The November 8 election yielded surprising results for controversial energy-related measures in three states.
In Florida, voters rejected Amendment 1, a measure backed by utilities to curb the expansion of resident-owned solar rooftop installations. In Washington, the nation’s first state attempt to impose a carbon tax on fossil fuels and power generated from fossil fuels fell flat. And in Nevada, voters overwhelmingly approved energy market deregulation.
Florida Defeats Rooftop Solar–Limiting Amendment
Voters in the Sunshine State defeated a measure that would have constitutionalized the right to own or lease solar equipment for personal use, but that also would have prevented the subsidization of solar energy.
The defeat of “Florida Solar Energy Subsidies and Personal Solar Use Initiative” (Amendment 1) on November 8 by a slim 51% to 49% vote was largely seen as a “David v. Goliath” victory over the initiative that was supported by Consumers for Smart Solar, which reportedly had funding from the state’s largest-investor-owned utilities.
The measure was opposed by the solar industry and a number of environmental groups, organizations, associations, and businesses. Those groups argued that Amendment 1 was put on the ballot by utility companies to protect interests in the energy market, and that the measure was designed to inhibit net metering.
Washington Rejects Carbon Tax
Voters in Washington on November 8 rejected Initiative 732, which sought to apply a tax on the sale or use of coal, natural gas, petroleum and petroleum products, motor vehicle fuel, aircraft fuel, and any form of fuel derived from those products.
Though the campaign supporting the initiative reportedly raised double the contributions raised by opponents, a stunning 58.4% of voters rejected the measure, while 41.5% voted yes.
The measure was also notably opposed by a number of progressive and environmental groups, including the Sierra Club and Washington’s Democratic Gov. Jay Inslee, owing mostly to budgetary issues. Opponents highlighted concerns that the initiative could result in about $200 million in lost revenue per year in its first four years, disputing claims by supporters that the measure would be revenue neutral. The Sierra Club said in a statement: “At a time when our state needs additional revenue to fund education, parks, environmental programs, and social services, we are concerned about any projected revenue cuts.”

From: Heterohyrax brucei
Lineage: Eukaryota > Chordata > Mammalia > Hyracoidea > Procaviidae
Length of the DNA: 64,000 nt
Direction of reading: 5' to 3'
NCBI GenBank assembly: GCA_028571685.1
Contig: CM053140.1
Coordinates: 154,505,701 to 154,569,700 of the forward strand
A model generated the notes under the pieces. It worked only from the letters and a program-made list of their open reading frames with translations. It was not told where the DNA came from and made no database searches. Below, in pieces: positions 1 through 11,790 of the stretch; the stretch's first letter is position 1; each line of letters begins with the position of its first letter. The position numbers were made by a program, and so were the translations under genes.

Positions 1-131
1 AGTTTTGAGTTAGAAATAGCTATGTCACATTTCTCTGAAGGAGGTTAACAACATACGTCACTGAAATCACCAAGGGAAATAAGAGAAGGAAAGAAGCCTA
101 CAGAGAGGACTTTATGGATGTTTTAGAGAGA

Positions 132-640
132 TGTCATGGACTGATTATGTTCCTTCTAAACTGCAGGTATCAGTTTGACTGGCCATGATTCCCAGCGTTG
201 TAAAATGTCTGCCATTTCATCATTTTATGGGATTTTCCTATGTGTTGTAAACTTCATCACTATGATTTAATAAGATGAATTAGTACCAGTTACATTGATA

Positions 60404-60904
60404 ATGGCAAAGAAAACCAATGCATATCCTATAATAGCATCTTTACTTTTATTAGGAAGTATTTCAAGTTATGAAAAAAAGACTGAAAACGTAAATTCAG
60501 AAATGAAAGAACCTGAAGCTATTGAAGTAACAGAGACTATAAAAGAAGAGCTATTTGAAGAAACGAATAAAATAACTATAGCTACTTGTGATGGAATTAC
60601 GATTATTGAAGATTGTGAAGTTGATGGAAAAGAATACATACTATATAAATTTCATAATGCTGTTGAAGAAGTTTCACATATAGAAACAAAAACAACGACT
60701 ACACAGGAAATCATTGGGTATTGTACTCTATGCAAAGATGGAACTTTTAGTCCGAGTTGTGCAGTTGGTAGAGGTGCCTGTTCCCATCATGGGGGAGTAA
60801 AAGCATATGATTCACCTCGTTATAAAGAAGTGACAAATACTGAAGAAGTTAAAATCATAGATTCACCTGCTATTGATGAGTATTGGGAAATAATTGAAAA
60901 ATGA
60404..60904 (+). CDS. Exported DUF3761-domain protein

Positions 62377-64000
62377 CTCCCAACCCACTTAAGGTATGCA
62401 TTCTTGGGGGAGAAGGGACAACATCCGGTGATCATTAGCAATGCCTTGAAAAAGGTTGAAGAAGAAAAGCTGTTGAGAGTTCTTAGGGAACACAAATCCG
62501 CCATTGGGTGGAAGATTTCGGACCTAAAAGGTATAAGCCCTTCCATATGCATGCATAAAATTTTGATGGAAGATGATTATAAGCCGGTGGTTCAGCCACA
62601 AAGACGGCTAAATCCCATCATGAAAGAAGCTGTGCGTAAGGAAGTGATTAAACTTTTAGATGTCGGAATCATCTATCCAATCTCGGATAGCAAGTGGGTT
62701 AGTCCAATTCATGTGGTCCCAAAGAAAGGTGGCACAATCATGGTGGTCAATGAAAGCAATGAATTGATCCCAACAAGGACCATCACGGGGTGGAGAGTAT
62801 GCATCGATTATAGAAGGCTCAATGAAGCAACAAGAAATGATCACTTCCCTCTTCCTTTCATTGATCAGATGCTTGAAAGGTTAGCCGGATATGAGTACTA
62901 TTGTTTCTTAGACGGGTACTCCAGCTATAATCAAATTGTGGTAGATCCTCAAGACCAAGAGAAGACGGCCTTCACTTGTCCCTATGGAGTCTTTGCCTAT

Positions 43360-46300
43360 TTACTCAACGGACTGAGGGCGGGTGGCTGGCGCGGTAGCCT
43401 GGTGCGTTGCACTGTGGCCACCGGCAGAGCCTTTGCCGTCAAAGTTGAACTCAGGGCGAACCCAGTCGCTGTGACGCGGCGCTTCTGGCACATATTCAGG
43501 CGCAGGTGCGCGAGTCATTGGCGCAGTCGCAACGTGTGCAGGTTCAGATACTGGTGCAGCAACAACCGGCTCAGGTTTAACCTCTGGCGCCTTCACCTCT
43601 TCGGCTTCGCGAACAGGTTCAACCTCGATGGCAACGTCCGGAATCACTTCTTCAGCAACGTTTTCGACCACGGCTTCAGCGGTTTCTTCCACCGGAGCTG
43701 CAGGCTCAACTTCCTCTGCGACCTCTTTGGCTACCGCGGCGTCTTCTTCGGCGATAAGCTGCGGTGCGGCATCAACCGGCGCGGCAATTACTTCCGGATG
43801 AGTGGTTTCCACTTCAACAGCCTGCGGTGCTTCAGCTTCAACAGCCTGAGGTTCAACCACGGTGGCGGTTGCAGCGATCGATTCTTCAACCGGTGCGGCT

The initiative would have made Washington the first U.S. state with a carbon tax. British Columbia, Washington’s Canadian neighbor, implemented a carbon tax in 2008, and the province’s tax served as a base model for Washington’s Initiative 732.
Initiative 732 would have established a tax on carbon emissions at $15 per metric ton of emissions in July 2017, $25 in July 2018, and then 3.5% plus inflation each year until the tax reached $100 per metric ton, according to Ballopedia.
Nevada Voters Approve Deregulation
In Nevada, voters overwhelmingly chose to require the Nevada Legislature to establish an open, competitive retail electric energy market, reduce energy market rules, and prohibit energy monopolies.
About 72% of voters on November 8 approved of the “Nevada Legislature to Minimize Regulations on the Energy Market and Eliminate Legal Energy Monopolies Amendment,” also known as “Question 3.”
Nevada utilities are currently allowed to establish monopolies in their geographic service areas, and utility prices and energy policies are regulated by the Nevada Public Utilities Commission. In 2016, NV Energy dominated about 90% of the state’s energy market. However, the utility reportedly adopted a neutral stance on the amendment.
Now that the measure has received a majority vote, it must pass through another round of voting in 2018 before the state Legislature will be required to pass a bill to create an open, competitive electricity market by July 2023.
The measure was backed by Nevadans for Affordable Clean, Energy Choices—an organization whose contributors include Switch, Las Vegas Sands Corp., and MGM Resorts International—as well as Tesla Motors, and handful of solar firms, Walmart, and U.S. Senate Minority Leader Harry Reid (D), according to Ballotpedia.
Supporters argued that the measure would lower electricity prices via market competition. It would also provide more access to renewable energy. It was set in motion after some major casinos and other large companies expressed interest in more control and flexibility over their power supply. MGM, for example, this July expanded a solar installation on the rooftop of the Mandalay Bay Convention Center. The solar array has a capacity of 8.3 MW, and at full production, supplies about 25% of demand at the entire Mandalay Bay Resort and Casino campus.
The measure was opposed by Nevada State AFL-CIO, the state arm of a nationwide trade union. The group argued that deregulation would result in job losses and benefit large companies while increasing rates for residential customers.
—Sonal Patel, associate editor (@POWERmagazine, @sonalcpatel)
Updated on Nov. 10, 2016, with details of Nevada’s state ballot measure